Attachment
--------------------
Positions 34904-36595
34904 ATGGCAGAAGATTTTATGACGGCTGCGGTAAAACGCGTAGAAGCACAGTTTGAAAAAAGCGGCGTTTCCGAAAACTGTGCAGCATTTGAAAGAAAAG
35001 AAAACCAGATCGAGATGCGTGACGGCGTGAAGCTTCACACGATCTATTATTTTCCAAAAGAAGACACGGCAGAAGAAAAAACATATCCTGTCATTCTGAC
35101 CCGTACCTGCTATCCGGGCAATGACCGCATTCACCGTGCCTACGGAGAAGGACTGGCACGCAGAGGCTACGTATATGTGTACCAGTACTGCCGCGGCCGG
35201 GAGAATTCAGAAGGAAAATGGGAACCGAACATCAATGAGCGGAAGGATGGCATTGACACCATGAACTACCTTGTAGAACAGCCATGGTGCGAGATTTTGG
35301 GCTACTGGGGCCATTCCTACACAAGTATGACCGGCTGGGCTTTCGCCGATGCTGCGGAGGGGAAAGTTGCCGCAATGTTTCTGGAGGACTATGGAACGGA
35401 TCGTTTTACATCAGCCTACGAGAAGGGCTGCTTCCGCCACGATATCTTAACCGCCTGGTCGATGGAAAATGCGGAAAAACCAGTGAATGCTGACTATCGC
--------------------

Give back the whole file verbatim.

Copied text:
Positions 34904-36595
34904 ATGGCAGAAGATTTTATGACGGCTGCGGTAAAACGCGTAGAAGCACAGTTTGAAAAAAGCGGCGTTTCCGAAAACTGTGCAGCATTTGAAAGAAAAG
35001 AAAACCAGATCGAGATGCGTGACGGCGTGAAGCTTCACACGATCTATTATTTTCCAAAAGAAGACACGGCAGAAGAAAAAACATATCCTGTCATTCTGAC
35101 CCGTACCTGCTATCCGGGCAATGACCGCATTCACCGTGCCTACGGAGAAGGACTGGCACGCAGAGGCTACGTATATGTGTACCAGTACTGCCGCGGCCGG
35201 GAGAATTCAGAAGGAAAATGGGAACCGAACATCAATGAGCGGAAGGATGGCATTGACACCATGAACTACCTTGTAGAACAGCCATGGTGCGAGATTTTGG
35301 GCTACTGGGGCCATTCCTACACAAGTATGACCGGCTGGGCTTTCGCCGATGCTGCGGAGGGGAAAGTTGCCGCAATGTTTCTGGAGGACTATGGAACGGA
35401 TCGTTTTACATCAGCCTACGAGAAGGGCTGCTTCCGCCACGATATCTTAACCGCCTGGTCGATGGAAAATGCGGAAAAACCAGTGAATGCTGACTATCGC